Weekend Watch, Dog Days Edition
Lions and satire and noir, oh my.
Apologies for a week of gloomy posting – two appreciations for the recently departed, one famous, one personal – and while I have had my hands full with family matters, this is still technically a movie recommendation newsletter, and I need to keep up my end of the bargain. That said, late August is perhaps the slowest release period of the year: The only major big-screen offering this weekend is “Beast,” which is more or less “Jaws” with a lion and which stars Idris Elba in the first of his two movies this month. (The second one is “3,000 Years of Longing,” out next week, and I’ll just say it’s a lulu from George “Mad Max” Miller.) I had to miss the “Beast” screening, but you can read other reviews at Metacritic or Rotten Tomatoes.
Opening in limited theatrical release today before coming to the National Geographic channel this fall, “The Territory” is a documentary about indigenous Brazilians fighting back against the destruction of the Amazon rainforest that won Jury and Audience awards at Sundance 2022. I’ll be weighing in on it next week, but until then here’s a trailer:
The most notable in a small glut of streaming premieres is “Spin Me Round” (** stars out of ****, in theaters, streaming on AMC+, and for rent on Amazon), an intriguingly/frustratingly hard-to-pin down movie that’s either a parody of Euro-tourist romantic comedies or an updated “If It’s Tuesday This Must Be Belgium.” Or both. In any event, it stars Alison Brie (above) of TV’s “Mad Men” and “GLOW,” an actress who’s generally smarter than the characters she plays, as is the case here. She’s Amber, a straitlaced manager at a Bakersfield Olive Garden-style franchise called Tuscan Grove who wins a corporate-retreat vacation to Italy, where presumably she will find romance, pasta, wine, and her true ecstatic self. That’s the genre blueprint, anyway, but Brie and director Jeff Baena, who wrote the script together, throw sand in the gears almost from the start, with Amber’s fellow retreaters a gallery of obnoxious cartoons, and a romantic lead – the CEO of Tuscan Grove, played by a wily Alessandro Nivola – who’s a handsome smoothie with more than a few kinks. As they did in their last collaboration, the spooky Netflix drama “Horse Girl,” Baena and Brie keep the tone ambiguous, which is fine in theory and eventually unsatisfying in practice, as “Spin Me Round” keeps hinting at various moods (romance, comedy, suspense) without ever settling on one. Another problem: The main character’s fairly dull, reacting to all the craziness with a polite passive-aggressiveness that takes too long to get aggressive-aggressive. We do get Aubrey Plaza (who’s married to Baena) in a small but lethal role as the CEO’s put-upon assistant – she alone locates a tone that’s ambiguous but somehow defined, a jagged shard of glass in a bowl full of marbles.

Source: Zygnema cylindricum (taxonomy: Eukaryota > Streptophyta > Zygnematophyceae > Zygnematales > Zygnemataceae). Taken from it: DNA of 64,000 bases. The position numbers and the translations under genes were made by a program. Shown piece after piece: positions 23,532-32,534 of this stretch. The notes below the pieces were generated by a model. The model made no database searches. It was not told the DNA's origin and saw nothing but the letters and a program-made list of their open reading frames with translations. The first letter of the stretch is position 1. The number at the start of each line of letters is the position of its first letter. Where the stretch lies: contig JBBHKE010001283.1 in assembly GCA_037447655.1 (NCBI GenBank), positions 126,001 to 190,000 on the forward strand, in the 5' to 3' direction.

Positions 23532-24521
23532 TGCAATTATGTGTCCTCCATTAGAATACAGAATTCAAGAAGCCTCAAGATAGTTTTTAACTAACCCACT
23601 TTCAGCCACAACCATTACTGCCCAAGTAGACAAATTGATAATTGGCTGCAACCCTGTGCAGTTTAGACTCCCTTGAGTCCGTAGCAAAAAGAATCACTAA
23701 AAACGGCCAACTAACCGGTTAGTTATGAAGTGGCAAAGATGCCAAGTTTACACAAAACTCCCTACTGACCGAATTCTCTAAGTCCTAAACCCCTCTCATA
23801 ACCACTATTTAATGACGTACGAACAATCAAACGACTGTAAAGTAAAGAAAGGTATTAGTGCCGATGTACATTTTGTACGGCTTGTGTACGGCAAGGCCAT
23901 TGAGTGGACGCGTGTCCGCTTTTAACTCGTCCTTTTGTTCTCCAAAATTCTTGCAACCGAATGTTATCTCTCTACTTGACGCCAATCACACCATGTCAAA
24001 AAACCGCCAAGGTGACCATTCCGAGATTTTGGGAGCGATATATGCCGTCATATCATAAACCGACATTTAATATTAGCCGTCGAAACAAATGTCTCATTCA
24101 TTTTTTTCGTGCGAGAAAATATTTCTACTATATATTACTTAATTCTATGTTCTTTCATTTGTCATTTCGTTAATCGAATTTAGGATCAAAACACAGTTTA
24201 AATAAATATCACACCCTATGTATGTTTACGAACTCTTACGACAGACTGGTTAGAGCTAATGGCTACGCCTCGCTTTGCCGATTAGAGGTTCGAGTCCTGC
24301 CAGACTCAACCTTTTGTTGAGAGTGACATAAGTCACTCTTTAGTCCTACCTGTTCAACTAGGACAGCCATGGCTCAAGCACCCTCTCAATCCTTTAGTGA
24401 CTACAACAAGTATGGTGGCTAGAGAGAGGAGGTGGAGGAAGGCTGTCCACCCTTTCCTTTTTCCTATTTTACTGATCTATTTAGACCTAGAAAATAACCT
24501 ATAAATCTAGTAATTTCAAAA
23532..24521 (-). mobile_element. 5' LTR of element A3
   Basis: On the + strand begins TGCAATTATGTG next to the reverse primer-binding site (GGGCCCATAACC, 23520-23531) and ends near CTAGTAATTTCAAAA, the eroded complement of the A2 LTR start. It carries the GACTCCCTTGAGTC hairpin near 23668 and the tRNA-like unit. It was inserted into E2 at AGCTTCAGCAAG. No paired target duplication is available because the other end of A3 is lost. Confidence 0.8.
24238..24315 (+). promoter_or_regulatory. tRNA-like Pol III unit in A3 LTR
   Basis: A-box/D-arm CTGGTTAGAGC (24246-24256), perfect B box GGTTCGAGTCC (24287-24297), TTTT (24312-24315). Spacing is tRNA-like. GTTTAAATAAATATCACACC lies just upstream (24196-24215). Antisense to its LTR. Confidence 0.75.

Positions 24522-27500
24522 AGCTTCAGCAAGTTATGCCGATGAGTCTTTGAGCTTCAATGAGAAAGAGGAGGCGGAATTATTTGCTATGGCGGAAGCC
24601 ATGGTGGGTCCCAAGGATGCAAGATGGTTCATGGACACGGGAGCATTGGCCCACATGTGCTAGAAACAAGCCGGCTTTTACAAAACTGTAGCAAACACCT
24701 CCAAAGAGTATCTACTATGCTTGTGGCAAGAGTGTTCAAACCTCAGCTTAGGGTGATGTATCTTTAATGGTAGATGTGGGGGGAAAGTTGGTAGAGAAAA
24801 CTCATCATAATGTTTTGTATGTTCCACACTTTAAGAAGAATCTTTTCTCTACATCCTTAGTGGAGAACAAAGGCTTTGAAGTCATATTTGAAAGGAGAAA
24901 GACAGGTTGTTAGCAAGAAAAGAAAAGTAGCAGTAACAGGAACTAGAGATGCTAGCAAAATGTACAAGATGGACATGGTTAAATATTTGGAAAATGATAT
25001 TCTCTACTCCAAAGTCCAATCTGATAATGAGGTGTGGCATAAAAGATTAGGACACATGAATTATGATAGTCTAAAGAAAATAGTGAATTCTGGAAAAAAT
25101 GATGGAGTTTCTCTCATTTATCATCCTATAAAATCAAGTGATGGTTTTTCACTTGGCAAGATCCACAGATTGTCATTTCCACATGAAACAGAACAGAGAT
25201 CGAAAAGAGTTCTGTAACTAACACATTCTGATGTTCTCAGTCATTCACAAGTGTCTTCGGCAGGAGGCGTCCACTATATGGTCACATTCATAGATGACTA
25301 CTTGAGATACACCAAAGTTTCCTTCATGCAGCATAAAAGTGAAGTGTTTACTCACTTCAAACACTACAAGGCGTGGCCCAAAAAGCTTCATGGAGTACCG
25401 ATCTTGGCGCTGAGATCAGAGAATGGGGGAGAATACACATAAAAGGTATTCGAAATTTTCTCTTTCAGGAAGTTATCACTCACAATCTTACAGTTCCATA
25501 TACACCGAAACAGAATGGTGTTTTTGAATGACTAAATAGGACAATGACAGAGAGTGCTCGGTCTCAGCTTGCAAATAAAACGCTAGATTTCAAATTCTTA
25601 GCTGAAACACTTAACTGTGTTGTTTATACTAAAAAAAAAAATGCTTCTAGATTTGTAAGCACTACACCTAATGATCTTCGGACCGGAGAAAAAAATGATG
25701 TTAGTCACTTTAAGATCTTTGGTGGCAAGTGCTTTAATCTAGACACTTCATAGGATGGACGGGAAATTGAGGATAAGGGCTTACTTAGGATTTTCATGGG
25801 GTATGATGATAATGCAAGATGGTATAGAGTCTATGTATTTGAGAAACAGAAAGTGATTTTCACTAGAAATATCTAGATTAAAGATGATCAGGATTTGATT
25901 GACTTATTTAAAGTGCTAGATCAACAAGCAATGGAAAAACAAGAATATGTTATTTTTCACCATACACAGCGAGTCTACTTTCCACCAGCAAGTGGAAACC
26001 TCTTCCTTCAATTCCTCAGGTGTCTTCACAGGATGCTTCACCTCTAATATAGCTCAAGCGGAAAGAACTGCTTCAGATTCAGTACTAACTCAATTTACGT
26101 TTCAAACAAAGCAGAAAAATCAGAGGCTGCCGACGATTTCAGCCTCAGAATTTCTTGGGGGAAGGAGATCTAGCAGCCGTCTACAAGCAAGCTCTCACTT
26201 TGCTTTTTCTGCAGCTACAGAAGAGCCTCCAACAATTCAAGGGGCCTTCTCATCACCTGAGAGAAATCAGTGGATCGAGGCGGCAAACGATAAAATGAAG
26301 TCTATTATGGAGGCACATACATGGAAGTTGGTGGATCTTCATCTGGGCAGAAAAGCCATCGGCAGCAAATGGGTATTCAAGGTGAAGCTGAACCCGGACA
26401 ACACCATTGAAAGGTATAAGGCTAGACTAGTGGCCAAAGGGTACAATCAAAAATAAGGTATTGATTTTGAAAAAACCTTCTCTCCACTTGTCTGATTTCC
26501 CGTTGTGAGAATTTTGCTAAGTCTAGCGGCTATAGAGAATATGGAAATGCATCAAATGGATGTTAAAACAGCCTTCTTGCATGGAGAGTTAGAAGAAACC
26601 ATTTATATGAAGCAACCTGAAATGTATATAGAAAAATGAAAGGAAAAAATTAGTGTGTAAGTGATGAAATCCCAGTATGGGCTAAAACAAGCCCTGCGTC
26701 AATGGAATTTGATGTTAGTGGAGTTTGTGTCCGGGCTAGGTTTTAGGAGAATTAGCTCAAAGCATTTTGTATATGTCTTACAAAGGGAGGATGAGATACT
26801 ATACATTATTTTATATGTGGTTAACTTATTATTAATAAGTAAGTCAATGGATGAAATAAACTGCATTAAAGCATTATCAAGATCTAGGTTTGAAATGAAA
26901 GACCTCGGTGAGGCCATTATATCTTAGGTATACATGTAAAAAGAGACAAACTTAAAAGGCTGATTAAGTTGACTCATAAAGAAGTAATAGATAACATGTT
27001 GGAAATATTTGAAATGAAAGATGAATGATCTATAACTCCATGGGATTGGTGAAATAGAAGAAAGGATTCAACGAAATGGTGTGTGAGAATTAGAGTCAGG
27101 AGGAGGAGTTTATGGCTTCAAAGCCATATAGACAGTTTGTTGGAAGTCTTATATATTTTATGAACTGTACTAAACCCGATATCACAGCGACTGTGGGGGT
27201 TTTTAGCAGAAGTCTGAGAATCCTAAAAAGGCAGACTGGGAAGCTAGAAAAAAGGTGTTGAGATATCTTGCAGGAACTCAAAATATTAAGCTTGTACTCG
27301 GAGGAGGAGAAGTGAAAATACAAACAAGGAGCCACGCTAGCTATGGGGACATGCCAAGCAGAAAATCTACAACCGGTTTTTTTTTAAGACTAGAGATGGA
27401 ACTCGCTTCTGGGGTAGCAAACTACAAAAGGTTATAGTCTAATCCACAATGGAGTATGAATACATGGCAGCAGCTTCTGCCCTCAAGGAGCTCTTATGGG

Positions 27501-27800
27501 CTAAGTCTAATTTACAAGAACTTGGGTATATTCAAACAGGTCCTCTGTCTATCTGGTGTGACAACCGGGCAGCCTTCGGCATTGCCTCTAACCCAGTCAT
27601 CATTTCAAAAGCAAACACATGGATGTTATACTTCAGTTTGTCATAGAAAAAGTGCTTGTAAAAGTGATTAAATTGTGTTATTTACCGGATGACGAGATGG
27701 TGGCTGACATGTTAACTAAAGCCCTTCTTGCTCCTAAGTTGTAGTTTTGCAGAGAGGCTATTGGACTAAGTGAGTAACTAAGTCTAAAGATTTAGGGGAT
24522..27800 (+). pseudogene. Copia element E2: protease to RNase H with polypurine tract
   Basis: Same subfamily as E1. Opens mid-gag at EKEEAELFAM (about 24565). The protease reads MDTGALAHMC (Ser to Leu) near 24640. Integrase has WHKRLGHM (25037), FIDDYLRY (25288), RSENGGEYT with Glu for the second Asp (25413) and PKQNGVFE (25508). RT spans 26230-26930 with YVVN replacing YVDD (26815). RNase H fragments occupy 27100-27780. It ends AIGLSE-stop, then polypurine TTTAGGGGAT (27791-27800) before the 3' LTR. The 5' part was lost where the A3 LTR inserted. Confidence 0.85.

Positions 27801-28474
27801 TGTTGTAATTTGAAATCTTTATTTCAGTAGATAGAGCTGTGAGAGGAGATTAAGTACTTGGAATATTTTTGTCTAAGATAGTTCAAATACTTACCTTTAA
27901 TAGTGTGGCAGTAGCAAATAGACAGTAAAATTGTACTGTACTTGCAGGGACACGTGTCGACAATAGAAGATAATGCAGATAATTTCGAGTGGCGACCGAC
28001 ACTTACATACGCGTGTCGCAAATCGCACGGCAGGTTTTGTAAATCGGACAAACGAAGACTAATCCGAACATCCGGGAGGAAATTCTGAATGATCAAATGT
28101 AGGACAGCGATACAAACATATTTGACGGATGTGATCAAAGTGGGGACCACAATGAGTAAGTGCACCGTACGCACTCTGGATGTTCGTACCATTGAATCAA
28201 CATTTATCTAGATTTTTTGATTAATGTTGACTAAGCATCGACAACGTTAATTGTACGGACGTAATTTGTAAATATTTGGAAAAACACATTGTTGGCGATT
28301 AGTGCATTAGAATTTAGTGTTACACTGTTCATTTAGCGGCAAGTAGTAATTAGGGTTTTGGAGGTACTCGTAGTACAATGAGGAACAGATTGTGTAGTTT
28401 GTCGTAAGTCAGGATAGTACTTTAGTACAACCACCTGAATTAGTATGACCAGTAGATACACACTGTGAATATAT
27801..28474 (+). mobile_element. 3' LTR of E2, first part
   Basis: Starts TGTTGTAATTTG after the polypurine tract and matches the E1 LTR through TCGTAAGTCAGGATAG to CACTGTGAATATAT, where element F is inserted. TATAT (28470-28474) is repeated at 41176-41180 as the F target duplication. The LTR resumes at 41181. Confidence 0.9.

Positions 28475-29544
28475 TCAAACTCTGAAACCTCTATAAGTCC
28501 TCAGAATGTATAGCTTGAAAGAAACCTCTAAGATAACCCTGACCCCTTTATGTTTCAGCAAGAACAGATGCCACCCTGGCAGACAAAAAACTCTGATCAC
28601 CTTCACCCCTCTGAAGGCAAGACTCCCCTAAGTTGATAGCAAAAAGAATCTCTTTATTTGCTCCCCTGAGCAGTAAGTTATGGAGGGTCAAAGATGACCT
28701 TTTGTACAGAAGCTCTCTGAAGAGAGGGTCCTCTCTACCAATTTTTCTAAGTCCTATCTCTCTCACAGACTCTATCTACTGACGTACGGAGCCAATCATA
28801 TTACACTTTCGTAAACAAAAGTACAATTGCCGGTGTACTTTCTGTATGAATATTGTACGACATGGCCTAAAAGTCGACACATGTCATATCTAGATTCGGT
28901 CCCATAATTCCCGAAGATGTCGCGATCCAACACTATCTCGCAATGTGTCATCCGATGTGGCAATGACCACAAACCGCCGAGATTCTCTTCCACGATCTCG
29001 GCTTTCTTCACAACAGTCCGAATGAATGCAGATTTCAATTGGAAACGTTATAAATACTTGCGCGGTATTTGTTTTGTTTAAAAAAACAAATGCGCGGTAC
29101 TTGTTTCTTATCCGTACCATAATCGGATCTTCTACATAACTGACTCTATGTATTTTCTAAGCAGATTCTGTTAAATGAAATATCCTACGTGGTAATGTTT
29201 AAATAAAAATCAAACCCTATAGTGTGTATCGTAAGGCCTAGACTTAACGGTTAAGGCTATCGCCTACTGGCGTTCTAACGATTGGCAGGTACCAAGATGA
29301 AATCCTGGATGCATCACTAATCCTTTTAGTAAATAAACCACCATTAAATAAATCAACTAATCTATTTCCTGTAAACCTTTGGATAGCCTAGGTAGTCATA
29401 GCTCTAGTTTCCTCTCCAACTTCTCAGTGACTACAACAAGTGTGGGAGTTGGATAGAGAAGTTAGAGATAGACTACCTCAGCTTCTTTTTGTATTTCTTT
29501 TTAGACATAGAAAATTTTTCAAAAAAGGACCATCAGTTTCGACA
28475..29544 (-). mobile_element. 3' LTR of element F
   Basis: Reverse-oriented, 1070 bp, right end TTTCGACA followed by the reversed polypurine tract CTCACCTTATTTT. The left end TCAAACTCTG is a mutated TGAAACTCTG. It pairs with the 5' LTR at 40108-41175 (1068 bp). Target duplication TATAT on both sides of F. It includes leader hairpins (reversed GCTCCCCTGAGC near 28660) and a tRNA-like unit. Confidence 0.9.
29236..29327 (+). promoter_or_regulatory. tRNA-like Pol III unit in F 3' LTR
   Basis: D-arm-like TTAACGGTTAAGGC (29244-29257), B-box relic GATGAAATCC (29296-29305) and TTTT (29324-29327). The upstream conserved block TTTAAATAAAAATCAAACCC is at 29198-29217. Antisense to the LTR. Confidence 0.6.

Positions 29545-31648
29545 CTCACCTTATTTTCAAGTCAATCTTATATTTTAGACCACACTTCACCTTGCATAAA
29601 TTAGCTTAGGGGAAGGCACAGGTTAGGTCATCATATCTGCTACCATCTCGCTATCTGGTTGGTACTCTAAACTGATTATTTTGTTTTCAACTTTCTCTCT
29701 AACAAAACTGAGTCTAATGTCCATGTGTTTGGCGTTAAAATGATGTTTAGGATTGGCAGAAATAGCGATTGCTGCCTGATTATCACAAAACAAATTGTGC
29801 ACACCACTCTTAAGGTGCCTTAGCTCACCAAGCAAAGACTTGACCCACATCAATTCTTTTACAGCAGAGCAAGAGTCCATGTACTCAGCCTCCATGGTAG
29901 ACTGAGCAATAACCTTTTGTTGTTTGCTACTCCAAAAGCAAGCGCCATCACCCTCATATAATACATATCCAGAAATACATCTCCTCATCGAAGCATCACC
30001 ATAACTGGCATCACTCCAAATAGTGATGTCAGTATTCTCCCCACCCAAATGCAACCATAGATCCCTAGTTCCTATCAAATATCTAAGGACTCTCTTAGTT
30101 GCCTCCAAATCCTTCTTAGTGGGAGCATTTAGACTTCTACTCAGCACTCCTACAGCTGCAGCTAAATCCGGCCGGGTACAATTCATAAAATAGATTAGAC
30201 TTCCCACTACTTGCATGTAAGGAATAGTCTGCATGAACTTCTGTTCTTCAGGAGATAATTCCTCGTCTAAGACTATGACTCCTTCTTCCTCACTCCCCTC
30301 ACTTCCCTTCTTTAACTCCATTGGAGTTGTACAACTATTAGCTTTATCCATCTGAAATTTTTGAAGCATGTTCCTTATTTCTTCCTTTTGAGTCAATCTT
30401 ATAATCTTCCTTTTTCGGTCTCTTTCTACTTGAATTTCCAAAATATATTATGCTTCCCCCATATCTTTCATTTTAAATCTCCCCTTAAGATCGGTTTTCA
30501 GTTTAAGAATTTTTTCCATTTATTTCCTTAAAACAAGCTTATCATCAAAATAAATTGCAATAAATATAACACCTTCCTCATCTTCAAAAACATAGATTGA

Otherwise, I can think of no better recommendation than the ongoing “Noir in Color” series unspooling on the Criterion Channel: 15 brooding crime dramas, thrillers, mysteries, and melodramas from 1945 to 1958, all in beautiful, bleeding Technicolor or other color processes. Some can be rented on Amazon and elsewhere (“Niagara,” with Marilyn Monroe; “Bad Day at Black Rock,” with Spencer Tracy), others (Sam Fuller’s “House of Bamboo,” Alan Dwan’s “The River’s Edge”) are exclusive to the Criterion Channel, and the one to pounce on is the hard-to-find “Leave Her To Heaven” (1945, **** stars out of ****), with Gene Tierney (above) truly unsettling as a newlywed whose gentle, loving exterior hides a psychotic aversion to sharing her husband (Cornel Wilde) with anyone. I mean, anyone. Most people remember the chilling sequence where Tierney’s Ellen takes her disabled teenage brother-in-law (Darryl Hickman) out for a little swim, but “Leave Her To Heaven” also has a substantial following as Grade-A real estate porn, with sets and locations that include a Southwestern ranch house, a lavish lakeside cabin, and a gorgeous home in Bar Harbor, Maine.
Butterfly Effect trivia: When I worked at Entertainment Weekly in the 1990s, we included “Leave Her To Heaven” in a roundup of great movie sleepers. I’m not sure if that’s when the then editorial assistant for the magazine’s video section first saw the movie or whether she’d come across it earlier, but I remember how blown away she was by the film and by the idea of a killer hiding behind the face of a placid good girl. It all went into her creative hopper when the assistant – her name was Gillian Flynn – started writing her own crime thrillers a decade or so later. So, yes, Ellen Harland of “Leave Her To Heaven” is a grandmother to Amy Dunne of “Gone Girl.” The more you know.
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